trucking industry. Pittsburgh-based Locomation laid off its<br />

workforce and shuttered operations. San Francisco-based<br />

Embark Trucks was acquired by Applied Intuition. Google’s<br />

WAYMO ceased its autonomous truck program in July.<br />

Also last year, TuSimple announced it was ceasing its<br />

U.S. based operations to focus on its China structure. The<br />

company is currently under investigation by the FBI and<br />

the U.S. Securities and Exchange Commission for its failure<br />

to disclose ties with Hydron, a Chinese tech company.<br />

However, there are other autonomous truck developers<br />

still going strong — Kodiak Robotics, Aurora and its<br />

partnership with Continental and Torc Robotics, along with<br />

Volvo Autonomous Solutions.<br />

“I think 2024 is really gonna be the key year,” Goff said.<br />

“I think this year is the first year where we’re going to see<br />

some kind of real driverless trucking happening on the<br />

road. It’s going to be limited, but I think this is the year<br />

that we really show that this is going to happen.”<br />

As the technology gets closer to widespread use, legislators<br />

are weighing in on the operation of autonomous<br />

vehicles, particularly commercial trucks, within the boundaries<br />

of their jurisdictions.<br />

“People are worried about a heavy truck without a driver,<br />

run by a computer,” Rundle said. “They’re more worried<br />

about that than about the driver who is distracted or<br />

drowsy or whatever. They’re more worried about no driver<br />

than a driver that shouldn’t be driving.”<br />

In Indiana, Senate Bill 57 would require that a human operator<br />

licensed to operate an autonomous vehicle be physically<br />

present and able to take control, if necessary. In New<br />

York, Senate Bill S.7758 would require a “natural person<br />

holding a valid license” be present inside an automated commercial<br />

vehicle. The California legislature passed Assembly<br />

Bill 316, requiring human operators in commercial vehicles,<br />

only to see it vetoed at the desk of Gov. Gavin Newsom.<br />

18 Truckload Authority | www.Truckload.org TCA MARCH/APRIL 2024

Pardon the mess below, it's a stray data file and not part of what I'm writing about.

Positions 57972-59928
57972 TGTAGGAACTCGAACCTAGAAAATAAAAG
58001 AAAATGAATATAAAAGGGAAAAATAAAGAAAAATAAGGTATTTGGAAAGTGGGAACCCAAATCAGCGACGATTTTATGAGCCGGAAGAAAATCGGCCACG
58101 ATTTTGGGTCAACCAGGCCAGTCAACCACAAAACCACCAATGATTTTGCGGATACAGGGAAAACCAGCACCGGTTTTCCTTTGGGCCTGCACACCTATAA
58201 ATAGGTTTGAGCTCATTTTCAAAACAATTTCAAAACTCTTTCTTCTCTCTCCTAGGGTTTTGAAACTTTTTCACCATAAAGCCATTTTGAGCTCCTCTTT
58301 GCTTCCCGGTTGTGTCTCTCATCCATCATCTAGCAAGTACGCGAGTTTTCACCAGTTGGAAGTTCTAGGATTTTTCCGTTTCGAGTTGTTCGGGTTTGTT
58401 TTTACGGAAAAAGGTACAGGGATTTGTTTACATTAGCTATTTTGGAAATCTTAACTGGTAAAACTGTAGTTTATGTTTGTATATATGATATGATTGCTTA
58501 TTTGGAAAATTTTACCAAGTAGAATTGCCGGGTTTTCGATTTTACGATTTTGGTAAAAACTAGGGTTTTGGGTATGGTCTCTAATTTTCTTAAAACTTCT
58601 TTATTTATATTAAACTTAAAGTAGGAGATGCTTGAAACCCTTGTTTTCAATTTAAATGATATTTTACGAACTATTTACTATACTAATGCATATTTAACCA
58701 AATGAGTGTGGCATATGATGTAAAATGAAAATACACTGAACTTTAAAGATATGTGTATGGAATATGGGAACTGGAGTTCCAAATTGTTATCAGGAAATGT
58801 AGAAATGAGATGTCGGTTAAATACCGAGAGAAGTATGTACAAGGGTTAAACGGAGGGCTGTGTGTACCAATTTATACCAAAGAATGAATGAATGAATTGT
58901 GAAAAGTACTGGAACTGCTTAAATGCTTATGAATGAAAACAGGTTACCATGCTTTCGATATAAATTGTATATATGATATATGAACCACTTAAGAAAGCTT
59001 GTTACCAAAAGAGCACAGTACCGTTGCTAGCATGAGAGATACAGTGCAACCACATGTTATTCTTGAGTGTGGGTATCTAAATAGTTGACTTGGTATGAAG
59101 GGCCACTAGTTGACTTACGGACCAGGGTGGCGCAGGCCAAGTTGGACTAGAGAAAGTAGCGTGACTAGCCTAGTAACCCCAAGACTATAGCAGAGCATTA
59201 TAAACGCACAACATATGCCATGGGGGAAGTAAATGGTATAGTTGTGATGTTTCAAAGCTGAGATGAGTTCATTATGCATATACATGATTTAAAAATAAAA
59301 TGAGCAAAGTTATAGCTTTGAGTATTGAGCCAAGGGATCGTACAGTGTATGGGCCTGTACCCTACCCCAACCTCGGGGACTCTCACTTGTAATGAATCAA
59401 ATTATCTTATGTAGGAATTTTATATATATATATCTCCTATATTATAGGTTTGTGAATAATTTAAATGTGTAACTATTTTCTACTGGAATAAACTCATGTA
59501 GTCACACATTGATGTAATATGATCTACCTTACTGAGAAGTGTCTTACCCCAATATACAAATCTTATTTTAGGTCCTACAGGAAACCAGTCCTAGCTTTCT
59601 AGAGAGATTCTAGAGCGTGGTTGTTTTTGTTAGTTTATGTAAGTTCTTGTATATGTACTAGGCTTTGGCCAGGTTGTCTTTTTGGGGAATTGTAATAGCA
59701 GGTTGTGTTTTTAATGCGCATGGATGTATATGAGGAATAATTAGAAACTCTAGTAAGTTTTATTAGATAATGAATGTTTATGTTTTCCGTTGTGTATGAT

While safety is often cited as a reason for demanding the<br />

presence of qualified drivers in autonomous trucks, other<br />

motives are often in play. The International Brotherhood of<br />

Teamsters, for example, has a vested interest in legal mandates<br />

for employees they can organize. Some legislators<br />

have talked of preserving jobs and saving communities.<br />

But, just as safety is currently an argument used against<br />

driverless trucks, safety will also be an argument used to<br />

make them mainstream.<br />

“(The autonomous system is) looking 360, and it’s looking<br />

forward,” Rundle explained. “It’s actually able to see better<br />

than any good truck driver would and then also, there is<br />

no such thing as a blind spot anymore, right?”<br />

Even the best of drivers can’t concentrate on the view<br />

ahead, behind and along both sides plus gauges all at the<br />

same time, she noted. “But a computer CAN do that, because<br />

the computer is five different sets of eyes,” she said.<br />

The drawback to autonomous technology, according to<br />

Goff, has been redundancy.<br />

“You basically have a set of computers talking to a set of<br />

actuators,” he explained. “Those actuators are pretty reliable<br />

— but nothing in life is 100% reliable, and it’s a lot of risk to<br />

put responsibility for an 80,000-pound truck on say, a single<br />

steering actuator.”<br />

Without a driver present to override the system, redundancy<br />

provides autonomous equipment with a failsafe that<br />

prevents accidents.<br />

“Last week, we actually were the first company to unveil a<br />

fully redundant driverless ready hardware,” Goff told Truckload<br />

Authority in late January. “That’s going to be the platform that<br />

we use for our first driverless runs later this year, and that’s<br />

really one of the prerequisites to driverless operations at scale.”<br />

At ACT Research, Rundle’s team monitors the progress<br />

of autonomous trucking technology and has forecasted its<br />

acceptance in the trucking industry.<br />

“In our forecast, we looked primarily at Class A tractors,<br />

we looked a little bit medium duty,” she said. “We see it<br />

coming as a very measured deployment, starting in Texas<br />

and then moving out where regulations allow.”<br />

The ACT team predicts that 10% to 14% of the tractor<br />

population will be driverless by the year 2040. Forecasts will<br />

change, of course, with further technology development and<br />

new regulations put in place, and forecasters will be revising<br />

predictions accordingly. Rundle pointed out that some<br />

segments of trucking that require driver attendance, such as<br />

flatbed and livestock, may never be automated.<br />

Goff remains committed to progress.<br />

“We need this technology. We do not have enough people<br />

to keep our supply chains moving,” he said. “Your readers<br />

are well aware that the driver shortage is real — it’s growing.<br />

It’s a massive economic threat.”<br />

While many newer tractors are equipped with autonomous<br />

features, such as lane-departure alerts, automatic<br />

emergency braking, and more, the widespread use of completely<br />

autonomous rigs remains on the horizon.<br />

TCA MARCH/APRIL 2024 www.Truckload.org | Truckload Authority 19


Shattering Stereotypes<br />

Hillary Scholten is a driving force<br />

for trucking on Capitol Hill<br />

By Dwain Hebda<br />

In some ways, U.S. Rep. Hillary J. Scholten (D-MI) is the<br />